Acting President Oleksandr Turchynov is neither Ukrainian Orthodox nor Eastern Rite Catholic, and that may be the key to his success at a time when fissures between East and West are threatening to split the country, analysts say.
“It plays against the stereotype that the pro-democracy, pro-Western protesters are mostly Ukrainian-speaking Catholics,” said Vitaly Chernetsky, a professor of Slavic languages at the University of Kansas and president of the Massachusetts-based American Association for Ukrainian Studies.
Turchynov, a Baptist pastor, became Ukraine’s interim head of state on Sunday (Feb. 23), a day after President Viktor Yanukovych was forced out amid a barrage of criticism from protesters who occupied the capital’s central square, known as the Maidan in Ukrainian, for the past three months.
As the right-hand man of former Prime Minister Yulia Tymoshenko, Turchynov doesn’t necessarily enjoy the trust of Maidan occupiers who are deeply skeptical of political insiders.
But he is widely viewed as a consensus candidate who can steer Ukraine to elections scheduled in May as part of an agreement Yanukovych negotiated with protesters before his exit.
“I am a little annoyed by (the selection of) Turchynov but I understand he is only a temporary choice,” said protester Igor Blyzniuk. “Let’s see what happens next and who will be in the new government.”
Blyzniuk and other demonstrators took to the Maidan starting in November to protest Yanukovych’s decision to reject a pact with the European Union in favor of closer ties with Russia. The ensuing emergency has deeply divided Ukraine between its European-leaning western provinces and its Russian minority communities to the east.
Last week, clashes between police and protesters resulted in dozens of deaths, further raising the stakes for the fight over Ukraine’s future as European, American and Russian diplomats struggled to manage the crisis.
Turchynov, 49, began his political career as counselor to former Ukrainian Prime Minister Leonid Kuchma in 1993. Six years later, splitting with Kuchma, he co-founded Batkivshchyna, or the Fatherland Party, with Tymoshenko, and in 2001 organized rallies against Kuchma. An internationally famous leader known for her traditional blond braids and peasant-style dresses, Tymoshenko played a major role in defeating Yanukovych in the presidential election during Ukraine’s so-called Orange Revolution of 2004 and 2005.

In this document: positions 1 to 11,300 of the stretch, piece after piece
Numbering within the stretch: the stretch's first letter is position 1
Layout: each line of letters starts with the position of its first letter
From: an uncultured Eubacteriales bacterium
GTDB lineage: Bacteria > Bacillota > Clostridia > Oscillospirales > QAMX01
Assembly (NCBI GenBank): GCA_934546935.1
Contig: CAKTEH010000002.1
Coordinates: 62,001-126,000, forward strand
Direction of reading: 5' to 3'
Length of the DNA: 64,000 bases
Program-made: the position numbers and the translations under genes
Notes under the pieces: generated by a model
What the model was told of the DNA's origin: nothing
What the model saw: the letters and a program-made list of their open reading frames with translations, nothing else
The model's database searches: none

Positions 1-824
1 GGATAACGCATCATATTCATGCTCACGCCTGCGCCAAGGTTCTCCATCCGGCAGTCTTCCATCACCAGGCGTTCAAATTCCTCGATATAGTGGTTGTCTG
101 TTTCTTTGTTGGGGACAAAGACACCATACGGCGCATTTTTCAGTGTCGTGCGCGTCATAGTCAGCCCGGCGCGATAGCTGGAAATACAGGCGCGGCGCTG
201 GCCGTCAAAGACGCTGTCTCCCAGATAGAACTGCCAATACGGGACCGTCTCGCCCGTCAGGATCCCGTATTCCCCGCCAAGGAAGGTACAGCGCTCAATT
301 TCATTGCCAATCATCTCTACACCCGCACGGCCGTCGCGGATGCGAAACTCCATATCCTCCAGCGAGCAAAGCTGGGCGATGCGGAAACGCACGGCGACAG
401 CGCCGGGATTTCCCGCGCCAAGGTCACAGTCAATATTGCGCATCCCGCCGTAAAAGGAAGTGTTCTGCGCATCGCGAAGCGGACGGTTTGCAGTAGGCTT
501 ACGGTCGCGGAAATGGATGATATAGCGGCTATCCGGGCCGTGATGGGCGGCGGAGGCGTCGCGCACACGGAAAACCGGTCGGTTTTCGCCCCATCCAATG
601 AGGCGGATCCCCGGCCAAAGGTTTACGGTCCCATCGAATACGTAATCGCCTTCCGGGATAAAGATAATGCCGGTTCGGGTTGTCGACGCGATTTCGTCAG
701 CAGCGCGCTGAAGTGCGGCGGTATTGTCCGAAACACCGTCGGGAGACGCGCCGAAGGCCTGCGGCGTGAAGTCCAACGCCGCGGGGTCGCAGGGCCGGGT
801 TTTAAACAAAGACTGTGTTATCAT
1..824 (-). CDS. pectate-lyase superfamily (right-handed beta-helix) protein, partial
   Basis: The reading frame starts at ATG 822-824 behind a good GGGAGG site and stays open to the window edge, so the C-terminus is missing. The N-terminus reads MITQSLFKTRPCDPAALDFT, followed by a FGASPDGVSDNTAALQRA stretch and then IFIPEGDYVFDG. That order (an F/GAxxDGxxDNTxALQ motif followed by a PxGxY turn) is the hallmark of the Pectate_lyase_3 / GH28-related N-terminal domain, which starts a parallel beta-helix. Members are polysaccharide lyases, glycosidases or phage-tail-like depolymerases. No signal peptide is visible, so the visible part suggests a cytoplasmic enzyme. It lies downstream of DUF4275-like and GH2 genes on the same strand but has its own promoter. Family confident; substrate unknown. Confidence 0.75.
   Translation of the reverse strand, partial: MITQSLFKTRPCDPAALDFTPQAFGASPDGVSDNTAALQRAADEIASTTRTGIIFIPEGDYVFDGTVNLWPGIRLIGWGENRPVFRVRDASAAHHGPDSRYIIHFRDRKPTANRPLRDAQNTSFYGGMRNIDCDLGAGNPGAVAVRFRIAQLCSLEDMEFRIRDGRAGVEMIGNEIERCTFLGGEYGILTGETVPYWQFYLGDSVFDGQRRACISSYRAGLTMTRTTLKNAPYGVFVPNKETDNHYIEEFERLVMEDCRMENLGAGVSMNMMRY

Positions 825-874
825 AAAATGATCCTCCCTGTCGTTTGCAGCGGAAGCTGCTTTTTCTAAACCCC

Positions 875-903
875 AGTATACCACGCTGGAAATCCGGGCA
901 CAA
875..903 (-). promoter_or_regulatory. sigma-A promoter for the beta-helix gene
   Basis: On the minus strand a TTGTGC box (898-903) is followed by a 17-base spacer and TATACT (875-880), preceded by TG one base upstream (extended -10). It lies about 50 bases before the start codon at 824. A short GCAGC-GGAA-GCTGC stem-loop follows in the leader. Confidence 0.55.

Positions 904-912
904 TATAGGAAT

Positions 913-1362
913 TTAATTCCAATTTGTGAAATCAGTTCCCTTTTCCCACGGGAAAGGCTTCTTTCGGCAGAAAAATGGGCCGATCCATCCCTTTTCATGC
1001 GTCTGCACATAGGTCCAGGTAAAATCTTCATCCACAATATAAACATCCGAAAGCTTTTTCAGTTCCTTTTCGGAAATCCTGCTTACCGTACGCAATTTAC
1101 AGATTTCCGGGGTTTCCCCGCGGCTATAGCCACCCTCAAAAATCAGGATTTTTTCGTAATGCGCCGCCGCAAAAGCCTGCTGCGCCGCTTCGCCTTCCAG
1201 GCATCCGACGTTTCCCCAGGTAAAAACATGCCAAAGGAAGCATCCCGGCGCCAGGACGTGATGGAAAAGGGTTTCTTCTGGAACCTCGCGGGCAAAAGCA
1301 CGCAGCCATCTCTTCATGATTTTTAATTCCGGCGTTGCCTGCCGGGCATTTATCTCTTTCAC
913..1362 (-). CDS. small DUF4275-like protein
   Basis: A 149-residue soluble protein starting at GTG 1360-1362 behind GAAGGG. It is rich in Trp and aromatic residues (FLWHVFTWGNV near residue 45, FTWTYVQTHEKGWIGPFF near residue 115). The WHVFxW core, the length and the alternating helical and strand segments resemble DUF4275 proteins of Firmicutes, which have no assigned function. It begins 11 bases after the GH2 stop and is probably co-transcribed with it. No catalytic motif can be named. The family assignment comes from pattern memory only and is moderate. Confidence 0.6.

Under Tymoshenko, Turchynov was deputy prime minister. He also oversaw Tymoshenko’s political operations after she was imprisoned in 2011 on charges of abuse of office.
“Turchynov is one of the best organizers in Ukraine,” said Volodymyr Fesenko, director of the Center of Applied Political Studies, or PENTA, in Kiev. “He is known to always play secondary roles, never pretending to take the primary ones.”
He’s also considered bookish and self-effacing. His 2005 political novel, Illusion of Fear, which draws heavily on biblical quotes and images, was the basis of a film nominated for an Academy Award for best foreign language film in 2008. It did not win.
But Turchynov’s style has led to criticism that he has trouble connecting with regular people. He drew the ire of protesters during the weekend when he suggested they go home now that Yanukovych had relinquished power. Despite Tymoshenko’s support, he failed in his bid for mayor of Kiev in 2008.
Those past fumbles could spell trouble for the interim president, said Fesenko. Turchynov’s faith — he leads a church called Slovo Zhizni, or “Word of Life” — may be an asset that separates him from the East-West division in the country. But it could become a handicap if the tide of opinion turns against him, too. There are an estimated 135,000 Baptists in the Ukraine out of 45 million people.
“Unlike Yulia Tymoshenko, Turchynov is not charming at all,” Fesenko said. “And he is a Baptist preacher. It works against him too. Baptism is not mainstream.”
Some analysts say many Ukrainians are suspicious of Protestants, likening them to warring religious sects.
Others don’t think Turchynov’s religion will play much of a role. Around 2 percent of Ukrainians identify as Protestant. Many are recent converts as the country has become more open to missionaries. When Ukraine was part of the Soviet Union, U.S. missionaries were forbidden from actively seeking converts.
“It testifies to the diversity of Ukraine’s cultural landscape,” said Chernetsky. “Ukraine is sort of the Bible Belt of the former Soviet Union. This is the part of the former Soviet Union where evangelical churches are the strongest.”
Turchynov’s sermons as a member of the Evangelical Baptist Union of Ukraine appear to have helped him in his first address to the nation.
On Monday, the Evangelical Baptist Union of Ukraine expressed support of Turchynov and Ukraine’s other new leaders.
“Unite in prayer for the future leadership of our country,” the statement said. “Please pray for the members of the current transitional government performing parliamentary and presidential duties so that they are not driven by more than wisdom and fear of God.”
Courtesy Religion News Service. Used with permission.
Publication date: February 27, 2014